Kholik's wife also said that nipah salt contains antioxidants and is safe to be consumed by people with stroke and hypertension. She got this information by participating in training at Javara Indonesia.
Asmadi Saad, an agrotechnology lecturer at the University of Jambi, said that nipah salt has more complex elements compared to sea salt because it’s made from organic materials.
“Nipah salt contains iron (Fe), magnesium (Mg), sodium (Na), and potassium (K), due to its organic ingredients. Sea salt tends to contain NaCl (sodium chloride) because the production process requires it to be dried out into crystals," said Asmadi.
However, the lecturer who is also a member of the Peat Restoration Agency's expert group has not been able to confirm if the nipah salt is indeed safe for consumption by people with hypertension or who have experienced a stroke.
"No research has been able to prove this. Maybe this is what we need to research further,” said Asmadi.
There aren’t many nipah salt producers in Indonesia, especially in Papua. Jambi is rich in nipah trees and also started producing nipah salt after Marwiyah attended the training in Javara Indonesia. The lack of nipah salt production has limited the supply to the market, thus making the price quite high.
Rispa, Head of Industry at the Industry and Trade Office of East Tanjung Jabung District, admitted that he always supports the potential in his province. "We will always give our support we encourage development, as long as it has the potential to improve the community's economy and the local wisdom," he said.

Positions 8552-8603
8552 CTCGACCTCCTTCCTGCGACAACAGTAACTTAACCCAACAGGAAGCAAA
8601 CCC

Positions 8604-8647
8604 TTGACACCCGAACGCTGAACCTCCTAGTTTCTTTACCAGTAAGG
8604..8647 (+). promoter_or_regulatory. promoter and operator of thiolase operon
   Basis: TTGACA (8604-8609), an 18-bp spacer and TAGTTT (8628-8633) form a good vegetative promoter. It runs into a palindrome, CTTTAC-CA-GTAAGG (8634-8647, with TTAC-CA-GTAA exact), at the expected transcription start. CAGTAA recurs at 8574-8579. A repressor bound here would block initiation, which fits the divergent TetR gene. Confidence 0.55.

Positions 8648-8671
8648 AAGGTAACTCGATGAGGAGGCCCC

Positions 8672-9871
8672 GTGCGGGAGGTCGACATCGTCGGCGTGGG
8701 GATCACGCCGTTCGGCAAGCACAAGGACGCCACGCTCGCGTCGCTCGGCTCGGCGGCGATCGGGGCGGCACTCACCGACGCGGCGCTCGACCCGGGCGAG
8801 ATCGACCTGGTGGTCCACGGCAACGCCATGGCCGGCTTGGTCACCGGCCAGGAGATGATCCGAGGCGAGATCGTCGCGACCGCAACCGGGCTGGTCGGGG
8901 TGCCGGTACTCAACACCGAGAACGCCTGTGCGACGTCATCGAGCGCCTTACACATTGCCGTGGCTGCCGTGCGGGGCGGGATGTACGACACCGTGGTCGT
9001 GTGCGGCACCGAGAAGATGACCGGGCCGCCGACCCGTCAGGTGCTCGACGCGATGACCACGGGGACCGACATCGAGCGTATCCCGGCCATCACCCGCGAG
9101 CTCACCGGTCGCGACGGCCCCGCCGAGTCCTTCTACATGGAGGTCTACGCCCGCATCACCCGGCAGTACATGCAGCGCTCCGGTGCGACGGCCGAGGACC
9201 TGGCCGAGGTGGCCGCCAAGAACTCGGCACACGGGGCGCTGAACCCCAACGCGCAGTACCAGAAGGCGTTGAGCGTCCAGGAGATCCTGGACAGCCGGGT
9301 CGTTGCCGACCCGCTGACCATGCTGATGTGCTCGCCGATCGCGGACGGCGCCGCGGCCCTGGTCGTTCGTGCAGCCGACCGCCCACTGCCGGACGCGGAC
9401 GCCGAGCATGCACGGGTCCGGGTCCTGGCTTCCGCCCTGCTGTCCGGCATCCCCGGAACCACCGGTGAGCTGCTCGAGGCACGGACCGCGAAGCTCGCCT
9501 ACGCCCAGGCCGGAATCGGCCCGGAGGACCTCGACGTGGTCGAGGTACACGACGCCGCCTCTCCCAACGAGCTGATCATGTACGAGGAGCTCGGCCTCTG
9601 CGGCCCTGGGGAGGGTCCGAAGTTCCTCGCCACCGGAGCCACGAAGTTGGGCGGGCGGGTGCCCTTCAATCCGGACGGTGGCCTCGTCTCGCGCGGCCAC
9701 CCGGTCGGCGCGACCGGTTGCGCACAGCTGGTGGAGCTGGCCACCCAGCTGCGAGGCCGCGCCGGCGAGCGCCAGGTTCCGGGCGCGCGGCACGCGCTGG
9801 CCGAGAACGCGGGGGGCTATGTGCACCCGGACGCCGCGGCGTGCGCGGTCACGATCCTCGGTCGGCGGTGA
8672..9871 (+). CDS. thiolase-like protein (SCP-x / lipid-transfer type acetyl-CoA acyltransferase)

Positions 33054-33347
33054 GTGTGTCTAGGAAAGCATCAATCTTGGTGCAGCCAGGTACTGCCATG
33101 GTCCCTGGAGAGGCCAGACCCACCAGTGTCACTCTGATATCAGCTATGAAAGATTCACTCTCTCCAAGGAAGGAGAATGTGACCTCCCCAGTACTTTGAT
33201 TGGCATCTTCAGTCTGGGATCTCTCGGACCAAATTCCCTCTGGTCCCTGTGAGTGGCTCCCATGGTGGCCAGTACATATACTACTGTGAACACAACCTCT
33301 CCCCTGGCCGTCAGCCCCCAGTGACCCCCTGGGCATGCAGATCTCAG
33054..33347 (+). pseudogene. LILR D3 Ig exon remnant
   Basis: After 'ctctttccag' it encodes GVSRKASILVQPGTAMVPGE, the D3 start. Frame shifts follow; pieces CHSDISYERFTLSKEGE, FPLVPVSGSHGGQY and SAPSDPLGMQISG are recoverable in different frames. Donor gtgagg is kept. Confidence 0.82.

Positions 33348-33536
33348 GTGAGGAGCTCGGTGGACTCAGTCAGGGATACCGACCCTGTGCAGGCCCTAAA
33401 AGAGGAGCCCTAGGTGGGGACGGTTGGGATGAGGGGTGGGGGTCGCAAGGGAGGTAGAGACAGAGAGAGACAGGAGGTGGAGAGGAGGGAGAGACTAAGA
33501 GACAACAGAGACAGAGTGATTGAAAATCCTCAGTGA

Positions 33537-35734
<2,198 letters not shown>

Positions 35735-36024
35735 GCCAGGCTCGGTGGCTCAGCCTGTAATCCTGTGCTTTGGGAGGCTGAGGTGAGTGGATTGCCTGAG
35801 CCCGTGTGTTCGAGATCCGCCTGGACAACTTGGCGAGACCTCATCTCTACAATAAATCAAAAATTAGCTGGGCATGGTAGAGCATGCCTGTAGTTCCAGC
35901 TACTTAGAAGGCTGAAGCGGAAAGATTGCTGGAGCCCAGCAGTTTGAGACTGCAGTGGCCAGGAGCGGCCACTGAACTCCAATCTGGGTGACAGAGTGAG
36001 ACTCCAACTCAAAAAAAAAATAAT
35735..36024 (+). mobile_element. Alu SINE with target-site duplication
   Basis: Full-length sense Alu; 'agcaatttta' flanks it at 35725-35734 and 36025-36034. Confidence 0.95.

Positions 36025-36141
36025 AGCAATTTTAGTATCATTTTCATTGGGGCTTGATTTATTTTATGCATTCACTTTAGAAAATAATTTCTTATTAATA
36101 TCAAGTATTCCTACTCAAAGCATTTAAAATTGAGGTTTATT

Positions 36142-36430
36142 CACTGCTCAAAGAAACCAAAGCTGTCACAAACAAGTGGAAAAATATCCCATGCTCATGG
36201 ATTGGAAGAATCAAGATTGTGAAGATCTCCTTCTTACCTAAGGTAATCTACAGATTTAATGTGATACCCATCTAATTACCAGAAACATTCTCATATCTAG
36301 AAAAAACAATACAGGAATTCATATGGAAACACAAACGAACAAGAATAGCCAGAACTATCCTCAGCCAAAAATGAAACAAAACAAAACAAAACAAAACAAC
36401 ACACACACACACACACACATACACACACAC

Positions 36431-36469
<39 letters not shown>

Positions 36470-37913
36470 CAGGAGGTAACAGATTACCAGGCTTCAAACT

“We help with the promotion and marketing. We (the government) have built a souvenir shop, so these products can be sold there," added Rispa.
In his opinion, the problem that they are currently facing is that the community has not been able to consistently produce. “Sometimes they produce, but sometimes they don’t. We are also confused on how to promote it, but when there is an event we ask them to produce so we can promote it at the exhibition.”
The Sungai Beras community is actually already familiar with salt made of nipah fronds since several decades ago. However, their production process is different as they do not burn the nipah frond, instead, the wet nipah fronds are ground to extract its water. The water is then boiled to produce salt.
“Back then, the Tuo Kito people also made salt from nipah, because no sea salt was available. Now, a lot of sea salt is sold at a cheap price so I don't use salt made of nipah anymore," said Hamid, the Head of Sungai Beras Hamlet.
In addition to the frond, which can be processed into salt, young nipah fruit can also be processed into juice. "To make it slightly sweeter, you can add palm sugar, hence it’s all organic and healthier."
While the half-ripe fruit can be processed into dodol. Marwiyah has proven that the nipah dodol is as delicious as coconut dodol. Processed nipah was able to win third place in the food processing competition at the Jambi Province some time ago.
"If the fruit is overripe, it can be made into flour to make cakes. I've tried it, it’s delicious when used to make cookies”.